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    Review: Third installment of ‘V/H/S: Viral’ detracts franchise

    8383+Productions

    8383 Productions

    This Halloween, don’t go viral. It doesn’t help that the previous two installments of this series are so strong, but, even without comparison to its brethren, “V/H/S: Viral” is a consummate disappointment. It’s a horror movie that doesn’t have any scares.

    “V/H/S: Viral” is the third installment of the horror anthology series that started with “V/H/S” in 2012 and continued on with “V/H/S/2” in 2013. The initial film premiered at the Sundance Film Festival with rumored claims of people passing out during its late night screening. Since then, this found footage series has gained a cult following for its original concept, creative stories, legitimate scares and a dash of nudity and humor.

    The films all follow a similar structure. There’s a frame story that holds different, unrelated vignettes together, and everything is shot in shaky-cam style a la “The Blair Witch Project.”

    The great advantage to the anthology form is that it allows a great variety of stories. One story can be told from the GoPro point-of-view of a man that turns into a zombie, while the next can revolve around an Indonesian cult that makes Heaven’s Gate look like a fun slumber party.

    However, the number of shorts has diminished with each installment. The first film had five stories, the second had four and the third installment only has three. “V/H/S/: Viral” also clocks in at an incredibly, or mercifully, brief 82 minutes, 14 minutes shorter than the second film and a whopping 34 minutes shorter than the original.

    Of course, a short run time is not inherently a bad thing, and may even be a benefit if it can pack a stout punch in its brief time. Unfortunately, the frame story and three shorts are the weakest installments thus far.

    The frame story is the most expansive of the three, with the streets of Los Angeles replacing the claustrophobic, rundown houses of the first two. The police are chasing an ice cream truck across town, and Kevin (uncredited on IMDb) steps outside to capture the events on his phone so he can upload them to the Internet. However, as the ice cream truck passes his house, the truck somehow abducts his girlfriend, Iris (Emilia Zoryan). Kevin hops on his bike and gives chase.

    Now, on to the three shorts.

    The first is “Dante the Great” and shows a magician in possession of a cape that is much more than illusion and sleight of hand. The cape allows him to perform real feats of the supernatural, but at a cost: He must feed the cape with human lives.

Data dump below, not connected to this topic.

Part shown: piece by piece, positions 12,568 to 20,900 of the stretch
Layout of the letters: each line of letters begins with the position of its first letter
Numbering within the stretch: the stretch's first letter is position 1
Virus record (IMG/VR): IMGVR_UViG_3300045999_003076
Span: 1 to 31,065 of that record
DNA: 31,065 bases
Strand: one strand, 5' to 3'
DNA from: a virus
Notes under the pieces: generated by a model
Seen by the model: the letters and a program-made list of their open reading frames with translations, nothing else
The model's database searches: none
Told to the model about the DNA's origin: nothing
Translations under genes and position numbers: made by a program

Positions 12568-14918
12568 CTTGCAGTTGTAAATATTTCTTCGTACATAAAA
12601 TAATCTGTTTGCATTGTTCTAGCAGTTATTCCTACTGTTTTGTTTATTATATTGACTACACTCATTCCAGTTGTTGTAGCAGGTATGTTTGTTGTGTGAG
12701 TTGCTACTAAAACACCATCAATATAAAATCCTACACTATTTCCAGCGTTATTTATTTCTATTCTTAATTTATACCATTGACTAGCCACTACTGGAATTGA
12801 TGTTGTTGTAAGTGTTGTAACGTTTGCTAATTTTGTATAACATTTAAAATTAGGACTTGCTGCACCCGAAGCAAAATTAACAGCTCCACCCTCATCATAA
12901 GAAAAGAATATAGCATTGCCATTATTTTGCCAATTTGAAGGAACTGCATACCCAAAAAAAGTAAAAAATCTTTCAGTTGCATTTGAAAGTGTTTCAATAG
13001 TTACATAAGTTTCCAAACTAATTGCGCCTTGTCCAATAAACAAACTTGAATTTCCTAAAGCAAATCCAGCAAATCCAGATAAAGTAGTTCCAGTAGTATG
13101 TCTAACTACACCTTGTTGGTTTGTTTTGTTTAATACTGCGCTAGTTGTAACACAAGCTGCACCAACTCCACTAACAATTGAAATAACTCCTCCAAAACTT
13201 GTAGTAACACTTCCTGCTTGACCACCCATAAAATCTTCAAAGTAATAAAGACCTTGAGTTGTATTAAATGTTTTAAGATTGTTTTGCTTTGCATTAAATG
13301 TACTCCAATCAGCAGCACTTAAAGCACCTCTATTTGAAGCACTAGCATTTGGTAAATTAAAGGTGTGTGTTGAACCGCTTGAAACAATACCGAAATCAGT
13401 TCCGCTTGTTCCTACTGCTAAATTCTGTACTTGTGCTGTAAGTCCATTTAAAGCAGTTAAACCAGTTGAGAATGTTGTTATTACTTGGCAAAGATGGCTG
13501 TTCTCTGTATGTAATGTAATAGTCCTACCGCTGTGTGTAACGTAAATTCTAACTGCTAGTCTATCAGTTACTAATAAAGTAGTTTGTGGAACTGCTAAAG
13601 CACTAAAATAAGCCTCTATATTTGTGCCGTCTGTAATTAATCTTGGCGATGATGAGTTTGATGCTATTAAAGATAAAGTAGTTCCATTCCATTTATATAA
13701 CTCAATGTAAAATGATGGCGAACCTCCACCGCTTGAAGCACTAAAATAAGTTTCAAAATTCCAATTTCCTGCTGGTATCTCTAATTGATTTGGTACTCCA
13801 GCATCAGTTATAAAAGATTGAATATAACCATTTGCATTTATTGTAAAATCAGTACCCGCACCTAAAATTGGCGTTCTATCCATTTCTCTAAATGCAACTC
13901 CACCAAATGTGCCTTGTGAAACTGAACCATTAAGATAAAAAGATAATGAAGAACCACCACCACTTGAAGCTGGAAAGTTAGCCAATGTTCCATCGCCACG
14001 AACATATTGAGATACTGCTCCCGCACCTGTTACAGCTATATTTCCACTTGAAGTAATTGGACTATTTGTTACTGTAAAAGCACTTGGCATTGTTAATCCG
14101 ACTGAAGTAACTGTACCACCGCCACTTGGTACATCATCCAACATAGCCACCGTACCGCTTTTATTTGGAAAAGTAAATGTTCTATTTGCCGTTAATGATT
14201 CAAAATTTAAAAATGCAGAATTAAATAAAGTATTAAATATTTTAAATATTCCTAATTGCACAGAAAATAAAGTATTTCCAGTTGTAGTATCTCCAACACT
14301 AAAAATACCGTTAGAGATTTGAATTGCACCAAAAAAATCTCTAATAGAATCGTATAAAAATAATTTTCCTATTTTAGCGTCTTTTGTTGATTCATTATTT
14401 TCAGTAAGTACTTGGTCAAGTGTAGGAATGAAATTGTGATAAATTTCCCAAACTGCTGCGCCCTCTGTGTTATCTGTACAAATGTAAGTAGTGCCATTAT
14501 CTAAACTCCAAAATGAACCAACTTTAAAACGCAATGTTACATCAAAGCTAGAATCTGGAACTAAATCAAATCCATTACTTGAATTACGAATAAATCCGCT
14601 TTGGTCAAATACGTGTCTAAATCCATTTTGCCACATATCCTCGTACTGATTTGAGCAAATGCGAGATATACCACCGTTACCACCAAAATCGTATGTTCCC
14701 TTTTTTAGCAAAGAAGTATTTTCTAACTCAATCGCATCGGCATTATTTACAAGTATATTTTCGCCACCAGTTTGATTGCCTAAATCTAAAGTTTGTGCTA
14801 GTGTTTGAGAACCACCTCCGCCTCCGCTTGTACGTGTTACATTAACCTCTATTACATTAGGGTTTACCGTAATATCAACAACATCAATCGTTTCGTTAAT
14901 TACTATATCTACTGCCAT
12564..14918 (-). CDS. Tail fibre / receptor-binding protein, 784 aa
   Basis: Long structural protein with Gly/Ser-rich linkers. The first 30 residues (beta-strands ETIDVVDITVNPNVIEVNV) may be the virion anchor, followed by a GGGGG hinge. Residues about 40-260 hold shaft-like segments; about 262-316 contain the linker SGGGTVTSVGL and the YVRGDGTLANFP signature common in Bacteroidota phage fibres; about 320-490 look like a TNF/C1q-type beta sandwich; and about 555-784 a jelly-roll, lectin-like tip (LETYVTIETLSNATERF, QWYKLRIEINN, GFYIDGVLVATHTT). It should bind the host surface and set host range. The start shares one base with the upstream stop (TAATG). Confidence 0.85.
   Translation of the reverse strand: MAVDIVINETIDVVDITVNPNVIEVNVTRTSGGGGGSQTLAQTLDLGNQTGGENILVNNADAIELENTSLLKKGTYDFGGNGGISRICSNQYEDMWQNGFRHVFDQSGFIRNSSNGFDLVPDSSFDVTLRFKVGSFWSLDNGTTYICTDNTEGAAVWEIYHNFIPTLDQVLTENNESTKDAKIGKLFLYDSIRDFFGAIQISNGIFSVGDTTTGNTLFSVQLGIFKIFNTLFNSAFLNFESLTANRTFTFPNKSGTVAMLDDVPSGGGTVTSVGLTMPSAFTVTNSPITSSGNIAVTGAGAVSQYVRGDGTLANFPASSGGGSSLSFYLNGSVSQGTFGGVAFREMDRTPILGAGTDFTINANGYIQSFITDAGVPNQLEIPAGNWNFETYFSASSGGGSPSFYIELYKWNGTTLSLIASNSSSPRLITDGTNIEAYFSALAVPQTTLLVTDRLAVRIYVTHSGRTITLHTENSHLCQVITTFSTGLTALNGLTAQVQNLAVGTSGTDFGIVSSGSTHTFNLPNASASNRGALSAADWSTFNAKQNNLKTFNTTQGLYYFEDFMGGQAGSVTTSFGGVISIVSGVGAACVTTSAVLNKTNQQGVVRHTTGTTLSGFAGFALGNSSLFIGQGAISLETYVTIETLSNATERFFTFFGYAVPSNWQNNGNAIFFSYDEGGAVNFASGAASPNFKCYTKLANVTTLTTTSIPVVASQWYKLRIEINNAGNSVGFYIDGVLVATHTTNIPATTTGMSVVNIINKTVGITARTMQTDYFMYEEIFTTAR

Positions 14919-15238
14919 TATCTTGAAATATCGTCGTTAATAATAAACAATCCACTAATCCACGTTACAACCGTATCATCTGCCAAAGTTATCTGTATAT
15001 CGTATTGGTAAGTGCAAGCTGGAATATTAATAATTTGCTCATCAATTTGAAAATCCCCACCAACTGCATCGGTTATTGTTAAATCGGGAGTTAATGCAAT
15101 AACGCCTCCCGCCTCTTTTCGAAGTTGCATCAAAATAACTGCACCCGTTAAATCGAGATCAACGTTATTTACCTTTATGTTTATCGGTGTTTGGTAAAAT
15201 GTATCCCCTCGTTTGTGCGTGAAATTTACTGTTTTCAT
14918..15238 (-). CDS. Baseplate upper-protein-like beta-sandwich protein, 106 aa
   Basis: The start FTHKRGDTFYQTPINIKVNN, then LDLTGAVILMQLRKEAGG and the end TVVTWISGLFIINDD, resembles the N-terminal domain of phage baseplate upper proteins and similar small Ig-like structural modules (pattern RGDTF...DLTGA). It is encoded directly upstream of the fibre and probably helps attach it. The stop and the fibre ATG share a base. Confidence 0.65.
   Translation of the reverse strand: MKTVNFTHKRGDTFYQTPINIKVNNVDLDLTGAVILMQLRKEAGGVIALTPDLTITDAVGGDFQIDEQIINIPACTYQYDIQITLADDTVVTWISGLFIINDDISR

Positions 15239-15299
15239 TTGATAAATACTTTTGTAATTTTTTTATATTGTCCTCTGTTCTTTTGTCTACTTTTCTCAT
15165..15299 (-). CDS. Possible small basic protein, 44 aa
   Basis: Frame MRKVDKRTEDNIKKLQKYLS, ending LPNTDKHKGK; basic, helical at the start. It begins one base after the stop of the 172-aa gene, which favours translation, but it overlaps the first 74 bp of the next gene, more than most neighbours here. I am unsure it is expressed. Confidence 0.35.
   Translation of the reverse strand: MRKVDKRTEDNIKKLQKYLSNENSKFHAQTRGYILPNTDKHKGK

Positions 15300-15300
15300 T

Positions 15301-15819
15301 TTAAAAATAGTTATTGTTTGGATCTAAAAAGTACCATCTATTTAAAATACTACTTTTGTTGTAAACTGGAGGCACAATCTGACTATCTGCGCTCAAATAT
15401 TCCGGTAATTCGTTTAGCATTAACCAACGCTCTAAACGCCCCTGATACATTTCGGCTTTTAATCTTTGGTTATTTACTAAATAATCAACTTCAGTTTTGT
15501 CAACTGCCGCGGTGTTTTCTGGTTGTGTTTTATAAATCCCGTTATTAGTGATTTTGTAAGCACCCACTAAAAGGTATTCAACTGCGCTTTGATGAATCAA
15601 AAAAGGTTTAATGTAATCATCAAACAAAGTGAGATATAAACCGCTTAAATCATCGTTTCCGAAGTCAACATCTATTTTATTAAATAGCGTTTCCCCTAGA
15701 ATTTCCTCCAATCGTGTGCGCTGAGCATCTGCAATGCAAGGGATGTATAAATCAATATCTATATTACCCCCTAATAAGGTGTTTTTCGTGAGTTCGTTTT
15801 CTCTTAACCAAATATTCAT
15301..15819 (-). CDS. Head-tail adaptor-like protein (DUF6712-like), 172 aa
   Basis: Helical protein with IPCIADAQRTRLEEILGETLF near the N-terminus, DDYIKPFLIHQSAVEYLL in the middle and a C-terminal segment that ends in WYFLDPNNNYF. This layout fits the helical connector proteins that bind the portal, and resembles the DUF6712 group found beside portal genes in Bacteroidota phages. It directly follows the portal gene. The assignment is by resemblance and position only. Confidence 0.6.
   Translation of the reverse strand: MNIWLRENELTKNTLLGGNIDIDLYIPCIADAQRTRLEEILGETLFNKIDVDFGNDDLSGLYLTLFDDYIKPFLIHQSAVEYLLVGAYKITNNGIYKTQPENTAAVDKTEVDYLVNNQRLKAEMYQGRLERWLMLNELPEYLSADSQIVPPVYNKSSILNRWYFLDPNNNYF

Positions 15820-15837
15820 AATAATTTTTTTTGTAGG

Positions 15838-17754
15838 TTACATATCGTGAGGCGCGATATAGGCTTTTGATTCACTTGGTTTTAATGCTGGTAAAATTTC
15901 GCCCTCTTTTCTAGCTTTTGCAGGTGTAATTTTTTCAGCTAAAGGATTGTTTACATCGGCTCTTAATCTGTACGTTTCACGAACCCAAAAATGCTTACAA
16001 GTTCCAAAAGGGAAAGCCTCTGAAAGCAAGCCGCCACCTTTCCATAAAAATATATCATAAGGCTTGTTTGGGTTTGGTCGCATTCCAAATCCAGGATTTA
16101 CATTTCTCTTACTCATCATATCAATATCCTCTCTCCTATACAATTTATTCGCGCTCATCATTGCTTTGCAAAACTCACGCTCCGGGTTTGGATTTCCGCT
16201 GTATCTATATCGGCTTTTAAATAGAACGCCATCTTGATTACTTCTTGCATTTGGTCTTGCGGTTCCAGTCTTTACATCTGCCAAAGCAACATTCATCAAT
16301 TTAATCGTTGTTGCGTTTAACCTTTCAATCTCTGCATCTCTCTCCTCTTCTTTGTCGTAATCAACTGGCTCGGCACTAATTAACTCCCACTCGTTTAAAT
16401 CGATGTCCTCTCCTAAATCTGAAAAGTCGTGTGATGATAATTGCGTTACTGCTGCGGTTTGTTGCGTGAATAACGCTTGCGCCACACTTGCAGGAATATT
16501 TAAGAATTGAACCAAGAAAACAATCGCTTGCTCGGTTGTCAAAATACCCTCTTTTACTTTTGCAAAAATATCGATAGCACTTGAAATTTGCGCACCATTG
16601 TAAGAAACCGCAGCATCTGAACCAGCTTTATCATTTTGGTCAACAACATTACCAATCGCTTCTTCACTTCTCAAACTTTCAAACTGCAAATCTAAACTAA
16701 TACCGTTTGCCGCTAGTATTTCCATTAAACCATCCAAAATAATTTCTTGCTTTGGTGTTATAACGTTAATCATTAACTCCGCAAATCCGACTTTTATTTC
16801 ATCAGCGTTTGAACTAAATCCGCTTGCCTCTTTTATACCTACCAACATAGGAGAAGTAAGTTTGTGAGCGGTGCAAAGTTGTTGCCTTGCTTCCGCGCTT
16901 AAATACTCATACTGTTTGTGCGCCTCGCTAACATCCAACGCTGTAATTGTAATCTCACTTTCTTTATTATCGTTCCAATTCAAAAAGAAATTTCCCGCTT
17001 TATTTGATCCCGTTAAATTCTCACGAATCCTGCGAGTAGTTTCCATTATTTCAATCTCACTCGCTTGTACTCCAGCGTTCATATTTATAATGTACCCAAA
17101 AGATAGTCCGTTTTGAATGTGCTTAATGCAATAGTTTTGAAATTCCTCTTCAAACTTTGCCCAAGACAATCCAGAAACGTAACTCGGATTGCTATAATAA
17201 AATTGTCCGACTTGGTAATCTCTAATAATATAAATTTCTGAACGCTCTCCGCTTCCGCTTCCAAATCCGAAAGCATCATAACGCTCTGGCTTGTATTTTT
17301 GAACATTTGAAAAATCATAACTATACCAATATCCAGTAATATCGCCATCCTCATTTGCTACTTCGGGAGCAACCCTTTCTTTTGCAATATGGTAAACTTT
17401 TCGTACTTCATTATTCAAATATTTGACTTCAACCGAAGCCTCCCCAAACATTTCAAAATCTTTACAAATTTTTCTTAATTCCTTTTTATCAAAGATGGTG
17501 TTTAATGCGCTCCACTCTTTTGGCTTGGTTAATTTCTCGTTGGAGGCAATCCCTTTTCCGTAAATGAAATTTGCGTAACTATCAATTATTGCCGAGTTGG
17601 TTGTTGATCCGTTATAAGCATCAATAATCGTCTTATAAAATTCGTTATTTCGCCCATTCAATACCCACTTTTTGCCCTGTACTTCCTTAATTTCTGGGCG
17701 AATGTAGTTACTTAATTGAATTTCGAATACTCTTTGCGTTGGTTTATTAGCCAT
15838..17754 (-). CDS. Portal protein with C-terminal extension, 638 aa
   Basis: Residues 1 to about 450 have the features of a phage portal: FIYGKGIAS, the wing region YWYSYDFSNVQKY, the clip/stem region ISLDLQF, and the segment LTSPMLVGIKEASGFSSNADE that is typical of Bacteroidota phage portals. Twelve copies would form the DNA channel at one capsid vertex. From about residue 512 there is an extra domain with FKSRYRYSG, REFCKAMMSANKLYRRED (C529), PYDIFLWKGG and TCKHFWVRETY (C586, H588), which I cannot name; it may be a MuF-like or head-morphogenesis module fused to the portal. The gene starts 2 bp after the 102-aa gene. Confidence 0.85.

This segment adapts a slightly more polished documentary look, featuring talking-head interviews. The aesthetic goes against what has become standard for the series and feels out of place.

    The final, special-effects heavy showdown between Dante  (Justin Welborn) and one of his female magician’s assistants has some neat moments, but, ultimately, the short is simply not scary.

    The second short, titled “Parallel Monsters,” sees Alfonso (Gustavo Salmeron) open a portal to an alternate dimension. He and his doppelganger agree to swap universes for 15 minutes, and the “original” Alfonso enters into a world that may or may not be hell.

    Pornographic screams with no source echo throughout the alternate house, and there seems to be some kind of sexual ritual involving human remains about to take place between his alternate wife and two other men.

    This thread is more in line with previous “V/H/S” outings, as creeping unease explodes into the truly insane and bizarre. However, again, the scares are just not there.The final strand, “Bonestorm,” follows a couple of idiotic, teen skateboarders as they try to land tricks and make a video. They find themselves in a concrete wash in Mexico perfect for a kickflip, as well as for a satanic ritual to summon something from beneath.

    Three to four different camera angles are used throughout this short, making for some chaotic and visceral editing as the boys fight off apparently endless skull-masked thugs.It makes for an exciting action scene, but, again, there’s nothing to make you jump out of your seat.

    Merely thinking about the first two films and their disturbing tales sends more of a shiver down the spine than this installment. If you’re looking for some true horror to stick with you this Halloween, seek out the predecessors to this pitiful threequel.

    Grade: D+

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    Follow Alex Guyton on Twitter.

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